included in the extent of World Heritage listing as thematically linked components of
the Shark Bay maritime cultural heritage landscape. For the moment any nomination
of these maritime heritage values remains a distant possibility.
An application to cause site interference or disturbance to any Commonwealth
shipwreck, maritime heritage site or its environment in Commonwealth waters would
usually require in the first instance a permit from the Minister under the
Commonwealth Historic Shipwrecks Act 1976 (HSA 1976). If an activity impacting
upon an historic shipwreck has a Commonwealth Historic Shipwrecks Act 1976
permit then it does not require a permit under the EPBC Act, as the Minister has
already approved this action.
However it is clear that for any significant disturbance to the environment likely to
affect the heritage values of a Commonwealth historic shipwrecks listed on the
Register of National Estate and/or in Commonwealth marine waters, a permit under
the EPBCA is required.
In the example of the development in the area of the Cockburn Sound wrecks, if this
action was authorised prior to the EPBCA or if it is an action authorised under a
relevant Commonwealth approved State management plan, bilateral agreement or
Commonwealth management plan, an application to have the Minister consider the
EPBCA would not proceed any further (unless the activity has enlarged, expanded or
However if the development has not already been authorised under the HSA or
EPBCA, the proponent or developer would have to apply to the Minister for a permit
under either the HSA or the EPBCA if it were to be shown that the nature and
magnitude of an impact were deemed to significantly impact on the heritage values of a
As the Omeo, James and Diana are all historic shipwrecks protected by the
Commonwealth Historic Shipwrecks Act 1976 and registered on the Register of
National Estate (see APPENDIX B), an assessment of the significance of any
environmental impact created by the Coogee Bay development on their heritage values
must be undertaken. The environmental impact of constructing a groyne and removing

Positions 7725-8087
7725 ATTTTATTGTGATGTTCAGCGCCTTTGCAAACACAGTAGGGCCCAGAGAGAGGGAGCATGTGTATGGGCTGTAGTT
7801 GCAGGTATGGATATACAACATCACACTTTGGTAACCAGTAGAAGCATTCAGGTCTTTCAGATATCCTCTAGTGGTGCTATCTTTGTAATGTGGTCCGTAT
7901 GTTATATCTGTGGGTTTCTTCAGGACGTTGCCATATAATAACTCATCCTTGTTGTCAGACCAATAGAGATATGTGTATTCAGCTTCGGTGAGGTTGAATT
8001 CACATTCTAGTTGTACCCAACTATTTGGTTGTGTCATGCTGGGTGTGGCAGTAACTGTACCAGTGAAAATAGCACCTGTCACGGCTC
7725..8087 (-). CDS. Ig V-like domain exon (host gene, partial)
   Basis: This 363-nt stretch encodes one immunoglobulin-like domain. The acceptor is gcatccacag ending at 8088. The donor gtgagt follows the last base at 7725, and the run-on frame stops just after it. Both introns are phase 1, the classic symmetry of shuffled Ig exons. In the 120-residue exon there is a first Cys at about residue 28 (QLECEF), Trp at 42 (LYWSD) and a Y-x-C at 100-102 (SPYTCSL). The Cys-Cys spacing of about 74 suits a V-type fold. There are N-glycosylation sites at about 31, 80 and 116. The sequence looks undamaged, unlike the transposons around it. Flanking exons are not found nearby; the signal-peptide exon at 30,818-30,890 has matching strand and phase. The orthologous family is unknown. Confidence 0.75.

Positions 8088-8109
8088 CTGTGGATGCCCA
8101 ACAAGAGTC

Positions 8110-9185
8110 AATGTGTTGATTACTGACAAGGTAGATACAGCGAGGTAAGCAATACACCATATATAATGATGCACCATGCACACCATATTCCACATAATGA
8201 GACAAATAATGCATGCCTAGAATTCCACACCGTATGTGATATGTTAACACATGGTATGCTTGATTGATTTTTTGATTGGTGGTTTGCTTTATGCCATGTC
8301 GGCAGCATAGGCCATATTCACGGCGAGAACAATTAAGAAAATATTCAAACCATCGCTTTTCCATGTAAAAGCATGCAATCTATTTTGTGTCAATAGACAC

or adding sand can be foreseen to have a potentially negative impact on the sites.
While burial is usually seen as a positive measure to aid the long-term preservation of
shipwrecks, if a statement of significance for a shipwreck included recreational or
aesthetic significance (ie: where burial might be considered as a negative impact) or
scientific values requiring stable long-term experimental/ monitoring conditions the
extent of any impact upon these values would have to be assessed.
While a permit application for such activity could be assessed by the Minister under
the HSA it is evident that the Maritime Archaeology Department of the WA Maritime
Museum should refer significant environmental impact activity to DEH for assessment
under the EPBCA. The WA Maritime Museum would still retain an expertise/
advisory capacity to DEH/ Commonwealth Minister but wider significant
environmental impacts (that may be extra-site affecting intra-site values) can be
It actually makes more sense where large-scale environmental disturbance is impacting,
or has the potential to impact, on wrecks to invoke the EPBCA. Another case in
point is that of the James Matthews where nearby industrial activity carried out in
Commonwealth waters by Cockburn Cement is impacting on the site of the James
Matthews. If the existing pre-1999 lawful activity of lime extraction can be said to
have enlarged, expanded or intensified since the creation of the EPBCA in 1999 (eg; by
the introduction of larger dredges or enlarged suction holes in the vicinity of the James
Matthews site) there are firm grounds to have this activity assessed by DEH under the
It is also noted that the penalties for offences under the EPBCA are ten times more
severe than for similar offences under the HSA. For unauthorized or illegal disturbance
to a site under the HSA the penalty is not to exceed 5 years jail or $10,000, or both in
the case of an individual, and not to exceed $50,000 for a body corporate. (HSA 1976